This short story collection is exciting for two reasons: 1) it's the first book published by the new Lena Dunham's new Lenny imprint, and 2) it's a wonderful book you'll fly through in a single weekend. Through these stories of adolescence in NYC, Zhang proves herself to be a fresh and magnetic storyteller.

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'New People' by Senna Danzy (August 1; Riverhead)

College sweethearts Maria and Khalil are about to be married. Their shared biracial identity has always been an important part of their lives and relationship, so when Maria finds herself falling for another man, it feels like her identity itself is at stake. This an intimate, thought-provoking read that will stick with you long after you're done reading.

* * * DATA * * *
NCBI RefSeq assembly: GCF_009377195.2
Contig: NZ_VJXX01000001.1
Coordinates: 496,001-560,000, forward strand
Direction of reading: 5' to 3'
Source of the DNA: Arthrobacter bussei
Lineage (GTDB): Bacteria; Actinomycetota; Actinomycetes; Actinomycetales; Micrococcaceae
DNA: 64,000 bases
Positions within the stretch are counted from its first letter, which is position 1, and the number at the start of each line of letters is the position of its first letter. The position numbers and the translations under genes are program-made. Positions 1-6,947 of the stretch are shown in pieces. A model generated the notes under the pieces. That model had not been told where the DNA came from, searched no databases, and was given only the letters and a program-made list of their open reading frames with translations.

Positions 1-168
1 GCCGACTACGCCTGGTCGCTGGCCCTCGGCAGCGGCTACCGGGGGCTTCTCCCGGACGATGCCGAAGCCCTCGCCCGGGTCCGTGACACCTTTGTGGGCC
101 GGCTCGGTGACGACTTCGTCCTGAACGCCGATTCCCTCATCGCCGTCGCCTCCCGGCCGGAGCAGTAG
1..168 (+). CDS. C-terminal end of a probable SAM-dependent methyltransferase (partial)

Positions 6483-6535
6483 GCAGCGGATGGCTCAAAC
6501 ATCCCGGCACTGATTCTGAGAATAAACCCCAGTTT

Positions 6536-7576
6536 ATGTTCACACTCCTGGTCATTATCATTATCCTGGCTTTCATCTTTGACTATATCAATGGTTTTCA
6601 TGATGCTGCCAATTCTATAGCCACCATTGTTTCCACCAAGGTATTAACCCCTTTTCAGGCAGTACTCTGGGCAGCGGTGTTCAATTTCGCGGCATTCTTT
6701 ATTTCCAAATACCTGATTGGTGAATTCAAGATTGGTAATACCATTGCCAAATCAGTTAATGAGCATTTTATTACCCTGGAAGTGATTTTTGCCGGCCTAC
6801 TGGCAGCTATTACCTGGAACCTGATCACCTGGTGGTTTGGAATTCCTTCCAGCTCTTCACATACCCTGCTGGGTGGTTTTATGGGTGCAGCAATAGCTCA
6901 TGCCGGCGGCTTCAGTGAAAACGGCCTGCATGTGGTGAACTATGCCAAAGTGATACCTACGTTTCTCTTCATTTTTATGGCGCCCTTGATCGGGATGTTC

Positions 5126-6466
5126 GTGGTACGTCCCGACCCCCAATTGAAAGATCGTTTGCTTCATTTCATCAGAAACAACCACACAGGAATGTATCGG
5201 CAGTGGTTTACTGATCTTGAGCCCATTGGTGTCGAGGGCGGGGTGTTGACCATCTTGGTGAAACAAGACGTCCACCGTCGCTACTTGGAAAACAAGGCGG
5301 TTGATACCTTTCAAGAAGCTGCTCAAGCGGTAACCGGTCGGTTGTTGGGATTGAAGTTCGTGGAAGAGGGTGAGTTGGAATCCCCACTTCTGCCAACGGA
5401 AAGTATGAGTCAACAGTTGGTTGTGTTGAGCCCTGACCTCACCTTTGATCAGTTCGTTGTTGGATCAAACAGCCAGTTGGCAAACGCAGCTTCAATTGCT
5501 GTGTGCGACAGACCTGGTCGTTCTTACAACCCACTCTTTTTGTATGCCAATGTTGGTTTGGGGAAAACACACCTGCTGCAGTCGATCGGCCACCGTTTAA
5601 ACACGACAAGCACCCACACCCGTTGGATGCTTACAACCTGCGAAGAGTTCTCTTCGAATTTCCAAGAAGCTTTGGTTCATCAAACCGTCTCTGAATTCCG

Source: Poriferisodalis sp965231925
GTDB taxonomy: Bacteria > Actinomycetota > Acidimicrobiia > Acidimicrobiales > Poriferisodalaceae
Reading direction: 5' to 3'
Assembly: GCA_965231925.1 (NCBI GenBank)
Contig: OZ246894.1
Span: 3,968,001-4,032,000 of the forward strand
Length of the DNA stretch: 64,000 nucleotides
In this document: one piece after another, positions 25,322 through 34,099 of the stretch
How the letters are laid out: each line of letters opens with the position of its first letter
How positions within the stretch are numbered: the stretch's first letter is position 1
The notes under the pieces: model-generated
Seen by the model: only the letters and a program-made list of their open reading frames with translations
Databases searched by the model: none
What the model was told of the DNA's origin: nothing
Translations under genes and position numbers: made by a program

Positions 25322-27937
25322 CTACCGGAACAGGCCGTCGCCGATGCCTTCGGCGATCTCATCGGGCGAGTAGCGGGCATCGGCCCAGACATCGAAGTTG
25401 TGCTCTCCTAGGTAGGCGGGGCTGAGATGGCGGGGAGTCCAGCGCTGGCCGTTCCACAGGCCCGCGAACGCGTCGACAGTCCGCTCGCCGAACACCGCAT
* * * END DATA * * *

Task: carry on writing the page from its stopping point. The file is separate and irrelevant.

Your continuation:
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'A Kind of Freedom' by Margaret Wilkerson-Sexton (August 8; Counterpoint)

Set in New Orleans, this stunning debut novel tells the stories of three generations of a black family and explores the "legacy of racial disparity in the South." First, there is Evelyn in the 1940s, who meets her family's disapproval when falls in love with a man from a different class. Then, in 1986, there's her daughter, Jackie, who is married to a crack addict and raising a young child. Finally, in the modern-day, there's Jackie's son T.C., who is just about to leave prison, where he served for marijuana possession.

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'If The Creek Don't Rise' by Leah Weiss (August 22; Sourcebooks)